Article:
Let’s Talk About Steve Trevor’s Problematic Resurrection in ‘Wonder Woman 1984’
(Warning: There are some super huge spoilers for “Wonder Woman 1984” below)
It was not a secret that Steve Trevor (Chris Pine) would pop up in “Wonder Woman 1984” even though he died at the end of the last movie. Dude was a key part of the film’s marketing, appearing wearing a track suit and a fanny pack — we just didn’t know why he’d be back, or by what means. But the direction that Patty Jenkins and co. went with was pretty surprising.
Now that we’ve seen “Wonder Woman 1984” and know how Steve came back to life, we have a whole bunch of new questions. Most of them are about the fact that Wonder Woman never considered the immense ethical problem of having Steve steal some random guy’s body forever.
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Let’s recap the basics. Steve is brought back to life by the Dreamstone, which is a magic rock that grants wishes, “Monkey’s paw”-style. That is, it gives you what you asked for, but also takes something away. So Diana Prince (Gal Gadot) wishes that Steve would be alive again, and it works! But over the course of the film, the magic of the stone slowly saps away her Amazonian superpowers.
Steve’s resurrection is a little more complicated than we’re used to in these sorts of situations in movies and TV shows. His physical body is not revived. He isn’t simply conjured into being. No, it’s just his soul that has returned — in another man’s body.
Eventually, Wonder Woman is forced to renounce her wish in order to get her powers back and save the world. And when she does and Steve leaves again, I guess this guy regains his consciousness right in the middle of the chaos of the climax of the film, having no idea what’s going on.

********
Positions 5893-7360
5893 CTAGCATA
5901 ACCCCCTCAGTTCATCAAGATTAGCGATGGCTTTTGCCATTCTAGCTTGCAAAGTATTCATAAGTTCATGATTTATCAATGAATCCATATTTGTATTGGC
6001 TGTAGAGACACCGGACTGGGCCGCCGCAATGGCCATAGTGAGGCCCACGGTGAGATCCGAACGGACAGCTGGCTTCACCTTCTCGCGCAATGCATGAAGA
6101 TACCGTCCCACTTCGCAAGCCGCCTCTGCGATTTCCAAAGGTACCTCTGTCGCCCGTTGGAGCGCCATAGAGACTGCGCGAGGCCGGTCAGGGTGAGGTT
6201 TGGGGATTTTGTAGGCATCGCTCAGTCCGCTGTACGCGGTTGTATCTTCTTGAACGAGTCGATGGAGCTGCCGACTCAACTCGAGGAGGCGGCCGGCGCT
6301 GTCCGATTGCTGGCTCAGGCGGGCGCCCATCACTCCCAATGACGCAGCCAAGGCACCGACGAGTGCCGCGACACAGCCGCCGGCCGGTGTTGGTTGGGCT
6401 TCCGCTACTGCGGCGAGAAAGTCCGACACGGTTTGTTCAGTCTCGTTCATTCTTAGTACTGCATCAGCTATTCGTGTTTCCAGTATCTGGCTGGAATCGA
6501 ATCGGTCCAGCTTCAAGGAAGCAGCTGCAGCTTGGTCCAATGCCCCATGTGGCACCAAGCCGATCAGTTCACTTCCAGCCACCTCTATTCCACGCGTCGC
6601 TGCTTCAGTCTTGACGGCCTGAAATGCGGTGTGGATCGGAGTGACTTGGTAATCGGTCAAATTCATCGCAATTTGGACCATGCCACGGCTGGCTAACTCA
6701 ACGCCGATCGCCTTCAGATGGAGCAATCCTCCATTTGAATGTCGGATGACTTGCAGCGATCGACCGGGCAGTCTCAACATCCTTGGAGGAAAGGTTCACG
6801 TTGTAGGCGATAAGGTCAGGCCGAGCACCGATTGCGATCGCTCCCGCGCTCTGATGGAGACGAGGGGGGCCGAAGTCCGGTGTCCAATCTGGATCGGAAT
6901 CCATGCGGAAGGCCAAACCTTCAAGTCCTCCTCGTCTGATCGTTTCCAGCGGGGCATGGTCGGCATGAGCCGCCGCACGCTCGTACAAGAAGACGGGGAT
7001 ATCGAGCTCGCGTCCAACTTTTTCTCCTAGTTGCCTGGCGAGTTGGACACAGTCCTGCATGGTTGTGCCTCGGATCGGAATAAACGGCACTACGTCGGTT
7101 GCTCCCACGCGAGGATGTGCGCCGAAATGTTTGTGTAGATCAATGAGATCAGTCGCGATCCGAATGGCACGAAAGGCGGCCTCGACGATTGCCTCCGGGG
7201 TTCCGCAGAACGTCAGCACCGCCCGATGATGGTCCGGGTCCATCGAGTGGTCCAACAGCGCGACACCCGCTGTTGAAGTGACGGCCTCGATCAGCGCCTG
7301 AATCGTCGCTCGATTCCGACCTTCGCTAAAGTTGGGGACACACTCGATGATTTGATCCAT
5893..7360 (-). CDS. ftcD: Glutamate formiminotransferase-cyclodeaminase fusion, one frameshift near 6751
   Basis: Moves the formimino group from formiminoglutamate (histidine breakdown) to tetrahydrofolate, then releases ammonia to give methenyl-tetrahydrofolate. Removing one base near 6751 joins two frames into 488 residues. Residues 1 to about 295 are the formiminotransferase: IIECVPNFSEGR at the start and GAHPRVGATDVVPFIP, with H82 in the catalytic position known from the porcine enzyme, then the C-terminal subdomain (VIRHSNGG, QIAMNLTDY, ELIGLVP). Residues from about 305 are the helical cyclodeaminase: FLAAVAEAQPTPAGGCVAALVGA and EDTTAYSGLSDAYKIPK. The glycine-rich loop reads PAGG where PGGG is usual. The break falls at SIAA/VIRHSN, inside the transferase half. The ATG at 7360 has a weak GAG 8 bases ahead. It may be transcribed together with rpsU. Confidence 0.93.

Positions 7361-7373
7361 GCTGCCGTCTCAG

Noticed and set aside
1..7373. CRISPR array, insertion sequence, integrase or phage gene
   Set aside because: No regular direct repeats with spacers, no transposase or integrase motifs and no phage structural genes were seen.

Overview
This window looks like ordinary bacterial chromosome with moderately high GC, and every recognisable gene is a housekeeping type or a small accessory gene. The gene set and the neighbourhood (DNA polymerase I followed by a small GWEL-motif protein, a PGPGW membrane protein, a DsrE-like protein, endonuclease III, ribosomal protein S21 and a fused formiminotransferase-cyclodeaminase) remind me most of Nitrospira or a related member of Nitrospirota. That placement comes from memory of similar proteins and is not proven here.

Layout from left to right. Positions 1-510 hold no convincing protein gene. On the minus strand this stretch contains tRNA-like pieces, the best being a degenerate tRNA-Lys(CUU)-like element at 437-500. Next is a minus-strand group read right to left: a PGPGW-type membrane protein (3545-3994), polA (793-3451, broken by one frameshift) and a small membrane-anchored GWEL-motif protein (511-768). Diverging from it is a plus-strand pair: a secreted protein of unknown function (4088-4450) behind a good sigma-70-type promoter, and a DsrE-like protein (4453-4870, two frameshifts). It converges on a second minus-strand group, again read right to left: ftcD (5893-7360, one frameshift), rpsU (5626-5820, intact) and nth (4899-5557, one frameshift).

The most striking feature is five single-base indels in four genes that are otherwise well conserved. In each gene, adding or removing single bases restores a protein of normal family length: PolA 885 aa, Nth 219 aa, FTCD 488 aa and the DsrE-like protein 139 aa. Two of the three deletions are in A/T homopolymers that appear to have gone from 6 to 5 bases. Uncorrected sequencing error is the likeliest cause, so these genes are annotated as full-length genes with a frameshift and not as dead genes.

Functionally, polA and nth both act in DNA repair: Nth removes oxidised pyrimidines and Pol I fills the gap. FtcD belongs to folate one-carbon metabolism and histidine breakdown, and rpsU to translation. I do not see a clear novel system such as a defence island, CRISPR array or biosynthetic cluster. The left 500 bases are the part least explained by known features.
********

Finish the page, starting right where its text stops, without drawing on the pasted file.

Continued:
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“Wonder Woman 1984” never stops to ponder the weirdness of that situation. It actually glosses over it by having us look at Chris Pine’s face the whole time instead of that of Kristoffer Polaha, the actor who plays the person whose body Steve is possessing.
But this certainly awkward. For several days, this unnamed guy loses control of his body while Steve and Diana have their harrowing adventures. He wakes up with, at minimum, a bunch of extra scrapes and bruises. Diana had sex with him at least once without his consent. The whole movie they were risking this man’s life, without letting him choose to get involved.
Steve didn’t have any choice here either, at least in regards to living in this guy’s body. But Diana did. And when she eventually did renounce her wish in the third act, it’s not because of any concern for that guy, but because she knew she had to in order to save the world. If the world hadn’t spiraled into chaos, she would have been happy to have Steve just take over that guy’s existence until he died.
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It’s frustrating that “Wonder Woman 1984” isn’t really concerned about any of that, that a character who is sort of the shining star and the beating heart of the DCEU would completely ignore the many ethical complications of Steve’s return from the grave.
The weird thing about this whole situation is that they could have just had Steve manifest in a new body instead of doing this possession thing. You would think that the entire reason they would do it this way would be to invite the ethics conversation I’m having here. The Dreamstone is just magic, and it doesn’t have any rules except those set by the writers.
I’m assuming, then, that at some point there was a version of this film where Wonder Woman does ponder the ethical ramifications of Steve possessing this random dude. It may be that this complicating factor in Steve’s resurrection was intended to be the result of the Dreamstone’s perversion of wishes. Like a “you can have him back, but in a way that will be ethically untenable for a true superhero” kind of thing.
That, to me, is much more interesting than “you can have Steve back but you’ll lose your powers.” This would have been an actual ethical dilemma, without any global stakes. Diana giving up Steve to save the world is boring. Diana giving up Steve to save one person is a much more compelling point of discussion.
Instead, the version of “Wonder Woman 1984” that we ended up with simply is not concerned about this issue at all. That’s a shame, and honestly a pretty strange moral lapse for the character.
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